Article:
The Noblesville Common Council and City of Noblesville administration have created a list of priority projects to be completed within the next three to five years. The projects, which have been worked on for the past year, will benefit the health, safety and welfare of Noblesville citizens.
City administrators compiled a list of projects and worked with the council to prioritize the items.
“The council is anxious to move forward with these projects. We believe these capital improvements to the city’s infrastructure will benefit the citizens of Noblesville and improve our quality of life,” said Council President Gregory P. O’Connor. “I am excited to see these projects moving forward.”
While funding for the projects has been substantially limited by property tax caps and other restrictions outside the control of the city, the list provides a clear set of goals from elected and appointed officials.
“This list provides a clear roadmap of what we want to accomplish in the coming years. It is challenging, but we will work to get the proper funding to continue to move Noblesville forward and address several important items within the city,” Mayor John Ditslear said.
The highest priority on the list is improvements to State Road 37 and portions of Pleasant Street to reduce traffic congestion into and through the city. Council has asked administration to begin identifying all revenues that may be available to fund all or part of the road projects including special COIT distributions, tax increment and interlocal agreements with the state and other governmental units.
The list of priority projects include:
Project: Little Chicago Road Trail
Background: The key west side connector on Little Chicago Road will run from Indiana 38 to Buttonwood Drive and includes construction and the acquisition of land. A sidewalk also will extend north to Firethorn Circle.
Timing: Construction will begin in 2017.
Potential Cost: $750,000
Project: Finch Creek Park
Background: The first phase of the 200-acre park on the city’s east side includes groundwork on the site, restroom facilities and a play area on the southern portion adjacent to new residential construction.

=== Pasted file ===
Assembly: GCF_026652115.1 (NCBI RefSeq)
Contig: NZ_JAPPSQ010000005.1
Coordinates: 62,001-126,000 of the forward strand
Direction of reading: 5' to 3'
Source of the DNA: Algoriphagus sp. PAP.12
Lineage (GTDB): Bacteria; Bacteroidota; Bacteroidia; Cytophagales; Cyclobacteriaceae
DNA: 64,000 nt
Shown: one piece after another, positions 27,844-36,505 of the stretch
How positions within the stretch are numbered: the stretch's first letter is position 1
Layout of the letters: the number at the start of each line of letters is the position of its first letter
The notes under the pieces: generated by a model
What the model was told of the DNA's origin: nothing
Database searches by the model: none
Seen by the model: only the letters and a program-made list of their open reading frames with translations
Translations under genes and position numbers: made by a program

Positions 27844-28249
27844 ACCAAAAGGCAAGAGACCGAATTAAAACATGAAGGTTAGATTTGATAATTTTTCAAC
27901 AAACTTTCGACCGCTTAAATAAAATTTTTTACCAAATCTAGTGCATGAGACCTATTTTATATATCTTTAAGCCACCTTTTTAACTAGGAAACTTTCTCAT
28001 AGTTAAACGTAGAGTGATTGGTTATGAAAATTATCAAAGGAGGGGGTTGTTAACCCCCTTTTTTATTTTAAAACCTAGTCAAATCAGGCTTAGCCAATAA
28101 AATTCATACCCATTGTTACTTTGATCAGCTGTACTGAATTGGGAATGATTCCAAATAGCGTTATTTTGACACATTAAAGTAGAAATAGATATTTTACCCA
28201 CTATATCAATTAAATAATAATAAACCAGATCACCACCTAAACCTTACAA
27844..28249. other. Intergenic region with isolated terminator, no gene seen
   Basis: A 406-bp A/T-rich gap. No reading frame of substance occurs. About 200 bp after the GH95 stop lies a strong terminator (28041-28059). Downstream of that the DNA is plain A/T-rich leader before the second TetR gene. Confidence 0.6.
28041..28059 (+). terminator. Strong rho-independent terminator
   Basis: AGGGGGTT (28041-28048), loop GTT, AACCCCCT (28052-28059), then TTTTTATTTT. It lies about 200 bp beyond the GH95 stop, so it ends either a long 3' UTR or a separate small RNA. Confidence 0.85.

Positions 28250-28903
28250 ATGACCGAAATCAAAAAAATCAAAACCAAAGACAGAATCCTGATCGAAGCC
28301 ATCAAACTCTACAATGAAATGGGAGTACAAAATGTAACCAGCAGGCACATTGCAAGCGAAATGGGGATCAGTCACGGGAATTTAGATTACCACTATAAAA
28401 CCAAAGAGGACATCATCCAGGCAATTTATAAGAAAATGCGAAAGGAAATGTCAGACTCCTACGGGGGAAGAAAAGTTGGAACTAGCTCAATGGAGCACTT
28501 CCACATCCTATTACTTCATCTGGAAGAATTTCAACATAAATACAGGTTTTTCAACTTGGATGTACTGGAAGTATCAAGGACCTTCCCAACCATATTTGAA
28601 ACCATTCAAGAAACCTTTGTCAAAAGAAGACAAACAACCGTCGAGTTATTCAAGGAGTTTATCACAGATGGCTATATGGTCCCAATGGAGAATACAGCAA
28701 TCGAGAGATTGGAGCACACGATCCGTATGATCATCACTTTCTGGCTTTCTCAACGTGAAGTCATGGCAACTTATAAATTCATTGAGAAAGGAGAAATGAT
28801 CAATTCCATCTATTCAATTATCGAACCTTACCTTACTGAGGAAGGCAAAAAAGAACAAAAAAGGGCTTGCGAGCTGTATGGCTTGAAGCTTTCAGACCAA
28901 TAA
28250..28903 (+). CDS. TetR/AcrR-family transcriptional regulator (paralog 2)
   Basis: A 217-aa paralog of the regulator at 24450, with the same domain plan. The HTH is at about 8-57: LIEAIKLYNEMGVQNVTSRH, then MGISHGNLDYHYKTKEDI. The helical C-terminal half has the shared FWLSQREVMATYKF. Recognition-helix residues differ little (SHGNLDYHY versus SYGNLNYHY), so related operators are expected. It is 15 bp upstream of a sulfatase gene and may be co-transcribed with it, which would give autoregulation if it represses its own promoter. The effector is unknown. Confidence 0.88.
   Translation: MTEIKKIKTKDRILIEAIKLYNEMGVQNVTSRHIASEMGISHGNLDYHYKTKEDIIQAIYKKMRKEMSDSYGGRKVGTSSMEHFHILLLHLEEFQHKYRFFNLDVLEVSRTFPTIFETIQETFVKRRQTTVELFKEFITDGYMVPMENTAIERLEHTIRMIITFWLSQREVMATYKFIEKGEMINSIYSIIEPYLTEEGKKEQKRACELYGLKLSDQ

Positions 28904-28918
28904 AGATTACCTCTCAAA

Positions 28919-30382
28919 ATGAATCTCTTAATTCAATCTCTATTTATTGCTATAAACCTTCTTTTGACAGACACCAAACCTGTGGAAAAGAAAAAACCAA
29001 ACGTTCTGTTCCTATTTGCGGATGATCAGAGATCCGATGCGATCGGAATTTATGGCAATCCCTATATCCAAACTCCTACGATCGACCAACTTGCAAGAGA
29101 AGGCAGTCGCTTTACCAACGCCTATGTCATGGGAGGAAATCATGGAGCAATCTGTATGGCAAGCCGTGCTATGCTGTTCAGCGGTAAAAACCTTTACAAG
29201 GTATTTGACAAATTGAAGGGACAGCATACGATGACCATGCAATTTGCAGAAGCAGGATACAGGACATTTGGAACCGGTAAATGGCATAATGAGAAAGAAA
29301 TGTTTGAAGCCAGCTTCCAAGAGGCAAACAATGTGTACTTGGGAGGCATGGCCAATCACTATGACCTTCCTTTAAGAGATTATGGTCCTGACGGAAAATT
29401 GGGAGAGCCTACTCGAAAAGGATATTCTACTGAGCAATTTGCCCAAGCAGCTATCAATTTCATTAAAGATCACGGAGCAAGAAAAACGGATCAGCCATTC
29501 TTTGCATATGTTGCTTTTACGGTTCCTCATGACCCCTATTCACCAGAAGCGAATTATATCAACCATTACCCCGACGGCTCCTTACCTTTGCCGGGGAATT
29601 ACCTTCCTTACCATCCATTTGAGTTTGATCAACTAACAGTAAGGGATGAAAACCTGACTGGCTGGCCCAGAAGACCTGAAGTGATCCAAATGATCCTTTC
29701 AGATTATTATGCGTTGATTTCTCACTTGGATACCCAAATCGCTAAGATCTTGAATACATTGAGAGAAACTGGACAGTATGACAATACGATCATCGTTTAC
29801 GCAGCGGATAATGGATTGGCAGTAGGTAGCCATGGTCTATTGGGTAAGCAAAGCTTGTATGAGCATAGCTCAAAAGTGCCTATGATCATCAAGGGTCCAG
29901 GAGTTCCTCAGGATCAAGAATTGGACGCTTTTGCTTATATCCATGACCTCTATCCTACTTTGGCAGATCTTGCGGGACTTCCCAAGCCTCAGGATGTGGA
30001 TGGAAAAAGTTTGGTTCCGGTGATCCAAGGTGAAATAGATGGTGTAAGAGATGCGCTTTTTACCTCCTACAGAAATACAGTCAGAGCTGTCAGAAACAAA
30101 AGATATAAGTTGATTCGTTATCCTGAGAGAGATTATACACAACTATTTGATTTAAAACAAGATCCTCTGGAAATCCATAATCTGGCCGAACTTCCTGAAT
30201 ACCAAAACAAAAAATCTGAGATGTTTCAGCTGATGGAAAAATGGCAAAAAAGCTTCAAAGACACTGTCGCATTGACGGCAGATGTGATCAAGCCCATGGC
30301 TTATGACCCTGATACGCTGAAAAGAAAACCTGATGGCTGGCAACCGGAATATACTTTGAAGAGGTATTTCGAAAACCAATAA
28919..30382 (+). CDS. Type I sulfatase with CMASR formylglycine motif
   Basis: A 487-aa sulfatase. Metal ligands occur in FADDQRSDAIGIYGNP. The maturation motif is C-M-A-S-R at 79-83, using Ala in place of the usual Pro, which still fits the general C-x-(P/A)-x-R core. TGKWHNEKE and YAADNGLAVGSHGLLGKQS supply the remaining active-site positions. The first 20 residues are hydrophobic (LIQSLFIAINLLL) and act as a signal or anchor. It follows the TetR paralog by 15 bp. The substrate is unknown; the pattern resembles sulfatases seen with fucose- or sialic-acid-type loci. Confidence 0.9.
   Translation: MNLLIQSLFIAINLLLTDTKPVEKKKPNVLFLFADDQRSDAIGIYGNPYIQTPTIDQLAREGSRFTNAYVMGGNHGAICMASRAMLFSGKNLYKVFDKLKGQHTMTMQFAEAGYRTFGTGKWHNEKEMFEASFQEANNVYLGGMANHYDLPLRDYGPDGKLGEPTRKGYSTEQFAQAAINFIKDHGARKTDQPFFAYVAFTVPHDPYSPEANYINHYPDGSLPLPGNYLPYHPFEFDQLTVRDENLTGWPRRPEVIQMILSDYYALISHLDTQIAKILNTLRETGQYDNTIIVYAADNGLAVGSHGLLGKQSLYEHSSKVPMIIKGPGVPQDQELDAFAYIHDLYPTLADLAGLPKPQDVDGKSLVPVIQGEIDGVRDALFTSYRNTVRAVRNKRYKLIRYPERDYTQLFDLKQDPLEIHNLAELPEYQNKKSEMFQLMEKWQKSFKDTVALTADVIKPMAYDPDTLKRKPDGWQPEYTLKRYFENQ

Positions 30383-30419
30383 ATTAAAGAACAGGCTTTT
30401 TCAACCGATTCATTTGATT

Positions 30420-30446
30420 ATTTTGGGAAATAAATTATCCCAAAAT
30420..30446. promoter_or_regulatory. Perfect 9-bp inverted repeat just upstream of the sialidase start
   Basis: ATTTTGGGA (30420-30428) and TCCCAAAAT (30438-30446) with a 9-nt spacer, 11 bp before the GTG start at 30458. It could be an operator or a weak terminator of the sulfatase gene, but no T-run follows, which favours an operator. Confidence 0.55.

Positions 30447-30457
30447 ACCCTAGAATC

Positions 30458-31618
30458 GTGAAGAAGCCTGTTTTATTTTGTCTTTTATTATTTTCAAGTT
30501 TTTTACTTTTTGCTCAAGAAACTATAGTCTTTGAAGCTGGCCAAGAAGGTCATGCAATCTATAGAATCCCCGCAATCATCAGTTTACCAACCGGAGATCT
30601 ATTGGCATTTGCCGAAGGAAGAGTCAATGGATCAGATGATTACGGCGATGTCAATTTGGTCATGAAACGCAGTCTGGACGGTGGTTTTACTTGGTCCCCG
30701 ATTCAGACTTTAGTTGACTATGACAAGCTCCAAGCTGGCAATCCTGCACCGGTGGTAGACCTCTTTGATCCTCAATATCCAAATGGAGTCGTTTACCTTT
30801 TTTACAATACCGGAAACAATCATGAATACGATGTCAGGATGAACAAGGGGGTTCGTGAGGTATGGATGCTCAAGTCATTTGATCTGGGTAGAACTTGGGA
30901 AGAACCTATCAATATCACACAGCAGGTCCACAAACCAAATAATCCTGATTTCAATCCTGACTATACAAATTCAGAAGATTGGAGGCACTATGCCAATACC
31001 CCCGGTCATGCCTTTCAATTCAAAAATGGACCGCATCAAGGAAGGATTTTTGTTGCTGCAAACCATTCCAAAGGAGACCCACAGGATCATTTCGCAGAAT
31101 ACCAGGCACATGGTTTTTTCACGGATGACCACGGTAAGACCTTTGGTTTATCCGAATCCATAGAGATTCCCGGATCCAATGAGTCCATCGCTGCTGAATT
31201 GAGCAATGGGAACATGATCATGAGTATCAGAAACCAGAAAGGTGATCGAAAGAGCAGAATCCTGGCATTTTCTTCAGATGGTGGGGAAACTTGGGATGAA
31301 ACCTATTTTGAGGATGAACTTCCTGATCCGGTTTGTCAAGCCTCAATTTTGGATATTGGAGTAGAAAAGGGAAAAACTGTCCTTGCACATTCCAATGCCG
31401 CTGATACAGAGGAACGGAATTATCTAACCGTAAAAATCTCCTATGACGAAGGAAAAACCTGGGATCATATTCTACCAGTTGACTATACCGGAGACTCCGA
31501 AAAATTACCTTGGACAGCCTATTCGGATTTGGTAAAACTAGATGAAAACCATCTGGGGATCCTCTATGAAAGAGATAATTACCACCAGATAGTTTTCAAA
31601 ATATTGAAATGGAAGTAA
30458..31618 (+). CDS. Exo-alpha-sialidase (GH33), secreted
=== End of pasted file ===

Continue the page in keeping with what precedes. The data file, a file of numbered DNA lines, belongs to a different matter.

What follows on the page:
Timing: The project will begin in 2016 and completed in 2017.
Potential Funding: $4.5 million
Project: Midland Trace Trail Phase I
Background: The city has obtained 23 of the 32 parcels for the start of the Midland Trace Trail, which will connect with Westfield’s portion at Gray Road and head east to downtown Noblesville. The first phase ends at Hazel Dell Road.
Timing: The project should begin this year with possible construction completed in 2017.
Potential Cost: $1.9 million
Project: Levee Trail
Background: The three phased trail project would connect homes as far north as North Harbour to downtown Noblesville. Once completed, the two trail heads include Morse Park Beach and the border of Cicero, which will connect with their trail.
Timing: The project is expected to begin later this year or in early 2017.
Potential Cost: $1.4 million
Project: New Police Station
Background: The existing police station facility faces challenges with overcrowding, a lack of essential privacy for victims, operational efficiencies and would benefit from an upgraded crime lab.
Timing: The city will initiate a study to determine the most appropriate location for a new facility and obtain more specific cost information on construction and cost/benefit analysis. The study also will include repurposing of the Public Safety Building assuming the full relocation of NPD to a new location for Noblesville Fire Department and other city uses.
Potential Cost: Undetermined
Project: South 10th Street Corridor
Background: Improvements will be on 10th Street south of the roundabout at Greenfield Avenue that will begin this year. The city will construct a new pedestrian bridge at Stony Creek, create a trail from the Wellingtons to the new roundabout and improve drainage to minimize flooding in that area.
Timing: The city will begin engineering work to prepare the corridor for improvement in 2017 or 2018.
Potential Cost: $6 million
Project: Downtown Street Lights
Background: Replacement is needed because of age and the lights are nearing the end of their service life. The city has 250 street lights and six quad-luminaire poles that need replaced including 58 poles on the Downtown Square.
Timing: The poles are in the process of being ordered and installation will begin later this year. A plan is being put together that would include 20 to 30 replacements a year. Additional lights can be ordered and stored with the street department so an emergency replacement may be made at any time.
Potential Cost: $200,000 in 2016. This will be an annual expense to replace all street lights.
* The amounts and dates are estimates based on information available at this time. Final approval and funding of all projects will come from the common council at a later time.